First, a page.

Prado has been “very intentional” in the way that he advises López, particularly when it comes to embarking on the research process. López says this will pay off for him when he applies for a summer research program with a faculty mentor with similar research pursuits, and later when he applies to a Ph.D. program.
“Dr. Prado recommended early on that I look at the research of faculty members at top universities, begin citing them in my work, and start using their work as a starting point to finding the right Ph.D. program,” said López. “It was great advice.”
López earned his undergraduate degree in World Arts and Cultures at UCLA. When he arrived at CSUDH, he applied for the Graduate Equity Fellowship Program.
Like the Sally Casanova scholarship, the Graduate Equity Fellowship Program aligns well with López’s future collegiate and career aspirations. Along with funding the first two years of a fellow’s graduate education, the program works to increase diversity of students completing graduate degree programs and encourages them to further study in doctoral programs. It also promotes fellows who are consideration faculty careers.
“The funding was very important, but the most beautiful thing about the fellowship is you are required to do research, and that’s how I got connected to Dr. Prado,” López shared. “We got to know each other on a personal level. In fact, in April we were both scheduled to present our work at the National Association for Chicana and Chicano Studies Conference (NACCS) in Seattle, but it was canceled due to the pandemic.”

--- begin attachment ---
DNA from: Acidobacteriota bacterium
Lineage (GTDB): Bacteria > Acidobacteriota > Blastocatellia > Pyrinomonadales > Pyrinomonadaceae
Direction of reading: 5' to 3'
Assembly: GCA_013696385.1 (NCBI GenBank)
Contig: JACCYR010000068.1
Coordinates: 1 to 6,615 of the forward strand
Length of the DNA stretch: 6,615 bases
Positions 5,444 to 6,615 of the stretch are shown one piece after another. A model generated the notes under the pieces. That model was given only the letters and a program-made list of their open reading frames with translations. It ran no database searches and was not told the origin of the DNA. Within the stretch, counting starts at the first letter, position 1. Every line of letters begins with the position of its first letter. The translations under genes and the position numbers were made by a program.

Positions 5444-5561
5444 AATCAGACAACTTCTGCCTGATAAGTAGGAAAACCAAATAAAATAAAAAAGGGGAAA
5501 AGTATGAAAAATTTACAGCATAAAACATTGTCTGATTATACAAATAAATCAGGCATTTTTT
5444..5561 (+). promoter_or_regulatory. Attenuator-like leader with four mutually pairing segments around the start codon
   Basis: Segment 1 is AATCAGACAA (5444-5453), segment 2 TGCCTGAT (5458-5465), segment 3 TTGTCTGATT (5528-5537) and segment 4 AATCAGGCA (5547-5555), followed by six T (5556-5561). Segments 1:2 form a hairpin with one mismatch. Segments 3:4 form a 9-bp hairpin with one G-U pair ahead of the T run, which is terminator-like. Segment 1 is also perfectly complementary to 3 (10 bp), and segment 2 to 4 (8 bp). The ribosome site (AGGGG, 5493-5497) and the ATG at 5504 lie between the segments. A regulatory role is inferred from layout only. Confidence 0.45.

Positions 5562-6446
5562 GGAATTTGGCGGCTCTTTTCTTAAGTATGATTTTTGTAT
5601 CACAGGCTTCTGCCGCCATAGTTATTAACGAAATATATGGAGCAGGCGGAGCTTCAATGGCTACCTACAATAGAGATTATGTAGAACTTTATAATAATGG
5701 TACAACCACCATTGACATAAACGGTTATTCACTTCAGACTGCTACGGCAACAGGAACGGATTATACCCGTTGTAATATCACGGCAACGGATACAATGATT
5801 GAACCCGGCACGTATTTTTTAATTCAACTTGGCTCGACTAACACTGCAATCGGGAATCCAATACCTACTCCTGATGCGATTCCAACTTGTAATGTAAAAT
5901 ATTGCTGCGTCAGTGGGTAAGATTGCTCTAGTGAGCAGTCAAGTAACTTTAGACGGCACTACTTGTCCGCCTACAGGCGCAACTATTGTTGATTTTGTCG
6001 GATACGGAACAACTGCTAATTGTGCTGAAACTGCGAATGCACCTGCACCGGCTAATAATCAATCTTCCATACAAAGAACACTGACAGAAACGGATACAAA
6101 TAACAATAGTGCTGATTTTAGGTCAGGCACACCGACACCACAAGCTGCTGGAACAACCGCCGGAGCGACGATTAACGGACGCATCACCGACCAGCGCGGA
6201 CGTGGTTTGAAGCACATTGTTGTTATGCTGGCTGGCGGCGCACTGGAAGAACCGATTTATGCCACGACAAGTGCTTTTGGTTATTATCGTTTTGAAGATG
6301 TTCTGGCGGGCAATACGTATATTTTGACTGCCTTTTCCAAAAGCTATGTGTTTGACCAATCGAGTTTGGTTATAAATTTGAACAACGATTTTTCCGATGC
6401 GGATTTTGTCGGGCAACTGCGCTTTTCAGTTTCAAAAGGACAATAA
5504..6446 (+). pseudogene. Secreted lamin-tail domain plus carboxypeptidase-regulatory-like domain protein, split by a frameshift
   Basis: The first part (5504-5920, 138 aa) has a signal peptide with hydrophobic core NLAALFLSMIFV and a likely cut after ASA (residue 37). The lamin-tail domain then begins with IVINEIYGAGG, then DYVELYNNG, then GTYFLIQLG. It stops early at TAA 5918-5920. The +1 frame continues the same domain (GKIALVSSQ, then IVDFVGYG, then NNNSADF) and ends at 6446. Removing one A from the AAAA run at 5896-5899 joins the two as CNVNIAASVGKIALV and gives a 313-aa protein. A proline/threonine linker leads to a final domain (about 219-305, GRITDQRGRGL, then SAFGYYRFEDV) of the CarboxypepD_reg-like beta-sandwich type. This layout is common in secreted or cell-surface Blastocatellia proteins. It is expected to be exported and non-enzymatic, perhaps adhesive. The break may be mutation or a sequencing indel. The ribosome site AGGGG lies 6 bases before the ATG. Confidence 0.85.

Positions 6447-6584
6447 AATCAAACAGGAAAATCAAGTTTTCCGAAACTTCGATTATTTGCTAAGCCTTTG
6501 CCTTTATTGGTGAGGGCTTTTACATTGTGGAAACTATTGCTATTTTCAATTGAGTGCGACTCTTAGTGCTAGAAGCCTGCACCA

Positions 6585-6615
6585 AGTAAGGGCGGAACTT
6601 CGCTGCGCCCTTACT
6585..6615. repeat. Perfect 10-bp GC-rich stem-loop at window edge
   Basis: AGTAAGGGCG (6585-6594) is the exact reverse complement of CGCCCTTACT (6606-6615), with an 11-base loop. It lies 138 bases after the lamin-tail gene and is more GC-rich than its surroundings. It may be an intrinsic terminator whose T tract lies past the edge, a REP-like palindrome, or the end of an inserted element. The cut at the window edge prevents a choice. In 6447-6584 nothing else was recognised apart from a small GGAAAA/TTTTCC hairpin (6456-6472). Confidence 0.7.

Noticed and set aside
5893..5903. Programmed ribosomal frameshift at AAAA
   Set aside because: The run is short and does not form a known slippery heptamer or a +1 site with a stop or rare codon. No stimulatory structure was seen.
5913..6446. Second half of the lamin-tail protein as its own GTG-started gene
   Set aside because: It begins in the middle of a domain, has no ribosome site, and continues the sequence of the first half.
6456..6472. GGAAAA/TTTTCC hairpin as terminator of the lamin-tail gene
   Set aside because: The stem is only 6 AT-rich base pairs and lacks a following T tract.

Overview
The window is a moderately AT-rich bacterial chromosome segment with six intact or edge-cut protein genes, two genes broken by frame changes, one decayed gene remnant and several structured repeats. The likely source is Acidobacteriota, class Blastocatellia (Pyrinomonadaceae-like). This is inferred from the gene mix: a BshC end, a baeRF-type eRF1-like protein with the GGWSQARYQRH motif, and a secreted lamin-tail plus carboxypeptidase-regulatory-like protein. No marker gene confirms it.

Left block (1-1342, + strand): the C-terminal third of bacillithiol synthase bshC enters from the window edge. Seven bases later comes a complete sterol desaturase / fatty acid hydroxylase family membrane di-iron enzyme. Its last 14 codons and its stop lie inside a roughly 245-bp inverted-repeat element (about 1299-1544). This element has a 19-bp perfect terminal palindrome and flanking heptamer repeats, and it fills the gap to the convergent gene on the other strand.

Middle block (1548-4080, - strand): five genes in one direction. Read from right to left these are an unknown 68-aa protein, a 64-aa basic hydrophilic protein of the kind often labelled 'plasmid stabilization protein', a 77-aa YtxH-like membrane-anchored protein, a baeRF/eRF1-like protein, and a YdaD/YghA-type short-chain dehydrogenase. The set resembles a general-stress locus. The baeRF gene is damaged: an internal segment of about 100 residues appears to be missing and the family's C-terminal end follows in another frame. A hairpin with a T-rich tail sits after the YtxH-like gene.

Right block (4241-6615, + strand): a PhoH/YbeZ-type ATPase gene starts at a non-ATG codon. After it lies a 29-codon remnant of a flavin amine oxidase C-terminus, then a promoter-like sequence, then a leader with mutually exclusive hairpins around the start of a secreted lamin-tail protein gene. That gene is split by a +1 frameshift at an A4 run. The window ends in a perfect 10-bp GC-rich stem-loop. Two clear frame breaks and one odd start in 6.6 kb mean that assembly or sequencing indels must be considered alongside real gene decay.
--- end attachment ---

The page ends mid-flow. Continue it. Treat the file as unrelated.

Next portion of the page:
López took the cancellation in stride and focused on the positive. “It was a good feeling knowing I already had sufficient research data for my thesis to be selected to present at a national conference,” he said. “It didn’t happen, but I did get to present it at Student Research Day this year. It was a wonderful experience, particularly learning about the incredible research other sociology students are doing on our campus.”
López currently works full-time as a regional manager for UCLA’s Early Academic Outreach Program, which is an ideal match for his academic and career portfolio. “This month we’re launching our Summer Institute and I’m directing a training for 15 new advisers,” he shared. “They are stationed at local high schools to support students who need help with their college applications, financial aid, and scholarships. Their work helps students and communities that are disinvested – like the one I grew up in – attend or imagine themselves at a college or university.”
While teaching at the collegiate level is a core goal for López, he does have other career interests, such as helping to influence higher education policy by working for the U.S. Department of Education, the California Department of Education, or even the state legislature.
As a professor, López will advocate for an inclusive academic environment at the university where he teaches, where the diversity of underserved communities is represented in the curriculum.
“I hope to be a faculty member that equips a future generation of researchers and professionals to be active thinkers that will embark in critical research projects that make valuable contributions to academia and society,” he said.